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By Minali Nigam

The eyes have it in this year’s Senate budget, which calls for $2.1 million to fund adult eye exams.

“We have reinstated [that] coverage so that we can continue to find glaucoma and diabetes and other vision issues that exist in the Medicaid population for adults,” said Senate Health and Human Services appropriations co-chair Ralph Hise (R-Spruce Pine).

Photo courtesy Andrew Fresh, flickr creative commons

Sen. Gladys Robinson (D-Greensboro) asked during a Senate appropriations meeting Wednesday whether the coverage would extend to treatment for people who are diagnosed after the routine eye exam.

Only the exams would be covered for adult eye issues, Hise conceded, adding that funding for follow-up services would be considered in the long run.

Even with the coverage, having all those eye exams performed could pose problems. According to 2014 health workforce data from UNC-Chapel Hill, twelve counties in North Carolina have few or no optometrists.

“Our ratio of optometrists to the population is low,” optometrist Dr. Hal Herring told legislators during a 2014 hearing.

That meeting brought lawmakers and optometrists together at the General Assembly to discuss provider practice, training, and the current state of optometry in North Carolina. Since Herring spoke at the legislature, there’s been little discussion about optometry training in North Carolina.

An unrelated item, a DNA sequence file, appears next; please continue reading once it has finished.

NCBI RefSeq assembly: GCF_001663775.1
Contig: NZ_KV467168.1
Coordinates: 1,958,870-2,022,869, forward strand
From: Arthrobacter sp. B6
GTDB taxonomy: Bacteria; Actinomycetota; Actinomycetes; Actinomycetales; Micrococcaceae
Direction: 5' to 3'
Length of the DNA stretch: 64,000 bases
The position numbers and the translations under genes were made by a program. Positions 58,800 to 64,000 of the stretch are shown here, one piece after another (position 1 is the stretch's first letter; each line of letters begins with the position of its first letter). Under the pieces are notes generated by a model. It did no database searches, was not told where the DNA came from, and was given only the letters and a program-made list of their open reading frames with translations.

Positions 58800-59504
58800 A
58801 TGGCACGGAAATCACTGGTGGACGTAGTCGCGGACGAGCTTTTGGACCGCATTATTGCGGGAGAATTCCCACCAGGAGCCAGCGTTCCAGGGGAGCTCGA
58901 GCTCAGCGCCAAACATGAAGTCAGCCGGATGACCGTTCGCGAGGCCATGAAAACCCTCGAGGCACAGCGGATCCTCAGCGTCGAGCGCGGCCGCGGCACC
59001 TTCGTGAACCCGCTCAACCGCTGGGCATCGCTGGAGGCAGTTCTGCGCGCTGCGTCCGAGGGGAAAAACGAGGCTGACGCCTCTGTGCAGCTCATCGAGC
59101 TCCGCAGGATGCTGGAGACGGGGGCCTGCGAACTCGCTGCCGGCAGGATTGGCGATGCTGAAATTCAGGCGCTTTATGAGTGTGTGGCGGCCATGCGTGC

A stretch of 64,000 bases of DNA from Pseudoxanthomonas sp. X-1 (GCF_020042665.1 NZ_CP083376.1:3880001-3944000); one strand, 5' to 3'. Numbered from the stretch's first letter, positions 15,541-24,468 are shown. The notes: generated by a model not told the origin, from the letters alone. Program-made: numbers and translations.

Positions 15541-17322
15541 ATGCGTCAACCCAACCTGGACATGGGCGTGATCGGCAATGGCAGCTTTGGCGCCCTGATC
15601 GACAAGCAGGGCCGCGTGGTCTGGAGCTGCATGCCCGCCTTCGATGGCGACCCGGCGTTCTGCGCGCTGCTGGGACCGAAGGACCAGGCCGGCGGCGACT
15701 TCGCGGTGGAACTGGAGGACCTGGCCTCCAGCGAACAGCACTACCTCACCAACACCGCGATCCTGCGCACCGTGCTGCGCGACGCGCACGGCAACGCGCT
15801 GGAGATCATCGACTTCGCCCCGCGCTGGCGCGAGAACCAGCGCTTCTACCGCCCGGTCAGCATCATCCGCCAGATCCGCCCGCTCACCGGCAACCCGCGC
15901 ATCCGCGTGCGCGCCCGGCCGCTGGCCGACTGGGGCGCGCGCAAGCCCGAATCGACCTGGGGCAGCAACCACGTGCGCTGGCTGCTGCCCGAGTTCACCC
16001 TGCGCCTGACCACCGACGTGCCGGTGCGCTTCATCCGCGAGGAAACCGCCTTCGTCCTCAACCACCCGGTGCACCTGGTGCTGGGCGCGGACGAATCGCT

Until now.

The current Senate budget would also make moves to alleviate an optometrist shortage. Senators’ spending plan supports a study on creating a training school at Wingate University, in Union County.

“There are no schools for optometry in the state,” Sen. Tommy Tucker (R-Waxhaw) said during this week’s appropriations committee meeting. “Optometrists are aging out.”

The optometry program would be funded privately by Wingate, according to Tucker, but the state would put $900,000 towards establishing a free clinic so students could get experience while treating Medicaid patients.

The phoropter is the most recognizable tool used by optometrists, used to determine a person’s eyeglass prescription.
Photo courtesy woodley wonderworks, flickr creative commons.

The plan encourages Wingate to assess the number of potential applicants and expenses for the program.

“No money has actually been appropriated; it’s just a study for the State to get the numbers,” Tucker said.

Herring told lawmakers in 2014 that national figures show roughly one optometrist per 7,000 persons. “In NC, it is closer to one optometrist for every 10,000 of the population,” he said.

Herring’s practice is in Robeson County, one of the shortage areas.

“If we had a school of optometry in North Carolina, we feel like that would be beneficial to our ratio of optometrists to population over the coming years,” he told lawmakers at the time.

Students from North Carolina who want to attend optometry training programs have to go out of state and pay out-of-state fees. Herring said that students who leave to be trained tend not to return to the state to establish their own practices.

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